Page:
Raghavan Named Fellow of Society of Rheology
Srinivasa R. Raghavan, a professor in the Department of Chemical and Biomolecular Engineering (CHBE) was recently named a Fellow of the Society of Rheology (SoR). The society’s members include physicists, chemists, biologists, engineers, and mathematicians interested in advancing and applying rheology—the science of deformation and flow of matter.
The SoR Fellowship, awarded to only five percent of the society’s total membership, recognizes a history of distinguished scientific advancement, significant accomplishments and outstanding scholarship in the field of rheology.
Raghavan has a longstanding connection with the society. “As a student, my first scientific talk was at an SoR meeting in 1994, and my first paper was published in the Journal of Rheology in 1995,” explains Raghavan, who recalls his introduction to the world of rheology as a PhD student at North Carolina State University. “Professor Saad Khan, my PhD advisor, has become my lifelong mentor.”
The award is just the latest recognition for Raghavan. He was named a 2017-2018 Distinguished Scholar-Teacher at UMD and has received the university’s E. Robert Kent Outstanding Teaching Award for Junior Faculty. He is also a National Science Foundation CAREER Award winner. A prominent scholar with more than 180 published papers—100 of which have a focus on rheology—Raghavan has also led many commercialization efforts, helping form the biomedical startup Remedium Technologies (now Medcura) as well as GripBoost LLC, which produces athletic adhesives.
A leader in the field of complex fluids and soft materials, Raghavan’s work focuses on the development of new materials through the spontaneous assembly of molecules into nanoscale structures. His group has developed smart fluids and materials designed to respond to stimuli including light and heat. In one experiment, his team demonstrated how light could be used to switch back and forth between a water-like liquid and a gel-like one having a viscosity a million times higher.
One of his lab’s most significant discoveries is a polymer that converts liquid blood into a gel and stops bleeding from wounds. Gelation occurs because the polymer bridges blood cells into a network. The startup company Medcura was established by Raghavan’s students to commercialize the technology, and in 2021, a consumer product made by Medcura called Rapid-Seal Wound Gel became available at U.S. pharmacies.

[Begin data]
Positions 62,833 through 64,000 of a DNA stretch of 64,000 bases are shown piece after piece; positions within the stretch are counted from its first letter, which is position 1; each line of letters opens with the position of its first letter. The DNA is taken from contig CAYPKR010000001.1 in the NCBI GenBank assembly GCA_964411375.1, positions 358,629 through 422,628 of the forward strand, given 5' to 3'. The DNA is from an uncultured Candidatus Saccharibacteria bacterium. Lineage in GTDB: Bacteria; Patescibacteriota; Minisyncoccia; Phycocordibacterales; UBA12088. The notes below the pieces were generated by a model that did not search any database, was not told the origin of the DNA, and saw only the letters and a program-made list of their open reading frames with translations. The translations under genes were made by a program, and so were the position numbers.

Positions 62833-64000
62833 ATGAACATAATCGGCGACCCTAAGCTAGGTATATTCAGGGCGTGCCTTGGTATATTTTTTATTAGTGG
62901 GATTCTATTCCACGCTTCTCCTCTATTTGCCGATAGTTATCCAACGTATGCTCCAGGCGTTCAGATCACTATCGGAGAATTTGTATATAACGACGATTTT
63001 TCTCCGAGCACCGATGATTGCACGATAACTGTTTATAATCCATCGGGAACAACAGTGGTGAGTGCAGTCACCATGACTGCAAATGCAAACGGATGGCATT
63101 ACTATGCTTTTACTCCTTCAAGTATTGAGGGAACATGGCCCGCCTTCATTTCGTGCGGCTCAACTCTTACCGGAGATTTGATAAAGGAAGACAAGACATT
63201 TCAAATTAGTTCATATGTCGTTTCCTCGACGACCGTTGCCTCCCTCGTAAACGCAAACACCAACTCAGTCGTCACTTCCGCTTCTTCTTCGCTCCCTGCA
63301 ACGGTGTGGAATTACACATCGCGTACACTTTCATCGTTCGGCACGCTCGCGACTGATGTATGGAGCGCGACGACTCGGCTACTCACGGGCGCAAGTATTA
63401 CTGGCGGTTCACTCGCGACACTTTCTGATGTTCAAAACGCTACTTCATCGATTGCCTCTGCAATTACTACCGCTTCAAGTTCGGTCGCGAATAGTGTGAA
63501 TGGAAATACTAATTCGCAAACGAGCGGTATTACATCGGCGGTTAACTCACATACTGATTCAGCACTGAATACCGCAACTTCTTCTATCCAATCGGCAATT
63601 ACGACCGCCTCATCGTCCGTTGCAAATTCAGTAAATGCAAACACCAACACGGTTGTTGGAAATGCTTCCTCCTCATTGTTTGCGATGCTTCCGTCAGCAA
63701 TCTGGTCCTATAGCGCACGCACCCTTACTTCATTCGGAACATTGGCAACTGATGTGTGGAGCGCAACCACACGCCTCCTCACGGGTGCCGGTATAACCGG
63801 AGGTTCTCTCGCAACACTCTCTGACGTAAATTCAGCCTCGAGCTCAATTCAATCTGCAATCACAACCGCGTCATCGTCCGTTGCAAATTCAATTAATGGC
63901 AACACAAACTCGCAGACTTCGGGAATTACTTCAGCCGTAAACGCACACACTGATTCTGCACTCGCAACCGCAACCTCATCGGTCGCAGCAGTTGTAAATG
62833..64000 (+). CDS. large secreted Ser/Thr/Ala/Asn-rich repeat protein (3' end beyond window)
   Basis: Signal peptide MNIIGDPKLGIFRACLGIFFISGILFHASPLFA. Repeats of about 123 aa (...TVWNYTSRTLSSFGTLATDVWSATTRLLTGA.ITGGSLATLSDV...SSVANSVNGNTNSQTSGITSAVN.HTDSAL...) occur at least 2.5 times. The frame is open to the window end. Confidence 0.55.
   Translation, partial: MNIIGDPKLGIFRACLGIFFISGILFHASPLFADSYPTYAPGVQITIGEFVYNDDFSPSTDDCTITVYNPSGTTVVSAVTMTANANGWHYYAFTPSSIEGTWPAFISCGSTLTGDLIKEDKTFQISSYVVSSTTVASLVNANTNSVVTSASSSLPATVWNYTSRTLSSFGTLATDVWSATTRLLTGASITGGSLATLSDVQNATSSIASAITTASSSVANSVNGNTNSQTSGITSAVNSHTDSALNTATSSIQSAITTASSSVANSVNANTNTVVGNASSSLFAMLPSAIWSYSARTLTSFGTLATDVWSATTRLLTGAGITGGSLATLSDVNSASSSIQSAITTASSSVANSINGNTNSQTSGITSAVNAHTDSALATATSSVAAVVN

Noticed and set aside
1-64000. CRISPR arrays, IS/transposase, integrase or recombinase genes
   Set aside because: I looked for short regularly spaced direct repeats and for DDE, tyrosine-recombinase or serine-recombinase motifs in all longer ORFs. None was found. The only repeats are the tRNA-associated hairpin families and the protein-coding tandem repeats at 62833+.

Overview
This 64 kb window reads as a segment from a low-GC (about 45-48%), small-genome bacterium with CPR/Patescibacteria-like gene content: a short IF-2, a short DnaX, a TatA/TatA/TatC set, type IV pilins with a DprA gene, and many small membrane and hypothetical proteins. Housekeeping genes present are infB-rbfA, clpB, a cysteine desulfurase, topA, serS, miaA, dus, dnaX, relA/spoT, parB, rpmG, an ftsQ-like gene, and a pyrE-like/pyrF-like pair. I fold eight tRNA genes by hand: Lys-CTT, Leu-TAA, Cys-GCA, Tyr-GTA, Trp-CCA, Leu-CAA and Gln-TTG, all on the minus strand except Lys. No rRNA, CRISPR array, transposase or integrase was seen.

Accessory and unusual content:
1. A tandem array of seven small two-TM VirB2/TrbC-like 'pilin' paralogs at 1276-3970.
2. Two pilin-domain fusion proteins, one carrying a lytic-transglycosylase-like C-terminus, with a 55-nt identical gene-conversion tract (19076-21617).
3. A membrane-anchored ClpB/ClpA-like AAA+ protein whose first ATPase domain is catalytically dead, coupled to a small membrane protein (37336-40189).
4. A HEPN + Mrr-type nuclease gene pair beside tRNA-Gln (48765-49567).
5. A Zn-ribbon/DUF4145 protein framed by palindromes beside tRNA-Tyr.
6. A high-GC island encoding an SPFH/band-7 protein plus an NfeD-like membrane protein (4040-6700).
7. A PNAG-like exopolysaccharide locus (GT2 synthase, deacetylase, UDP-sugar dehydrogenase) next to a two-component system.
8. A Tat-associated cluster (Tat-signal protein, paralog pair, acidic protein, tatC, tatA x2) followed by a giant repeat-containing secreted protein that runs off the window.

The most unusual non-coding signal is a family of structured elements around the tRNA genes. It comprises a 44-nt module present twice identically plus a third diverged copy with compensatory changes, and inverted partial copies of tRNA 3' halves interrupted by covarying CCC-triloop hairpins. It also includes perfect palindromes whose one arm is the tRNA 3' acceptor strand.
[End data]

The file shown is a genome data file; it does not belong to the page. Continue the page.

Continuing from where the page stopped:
“I remember walking into a CVS Pharmacy in 2021 in the midst of COVID-19 and seeing this product on the shelf,” says Raghavan. “It was exciting to see our invention reach the market.” Raghavan and his student Matt Dowling (PhD, ’11) won the 2009 UMD Invention of the Year Award in the Life Sciences category for the technology. More than 20 patent applications based on his lab’s work have been filed with the U.S. Patent and Trademark Office.
Most recently, his lab has produced a “gel sheet,” using a hydrogel that absorbs and holds about three times more water-based liquid than the average paper towel. The method, recently reported in the journal Matter, is unlike typical hydrogels as it does not become brittle and crumble when dry.
Raghavan praises the commitment of his students and feels strongly, “Professors can only be successful if their students do amazing things. Each of my 26 doctoral students has been amazing. I am extremely and eternally grateful to all my graduate students and postdocs for laying the foundation for our lab.”
He has spent his entire academic career at the Clark School, joining the faculty in 2001. He received his B. Tech degree from the India Institute of Technology in 1992 and his PhD from North Carolina State University in 1998.
Published July 26, 2023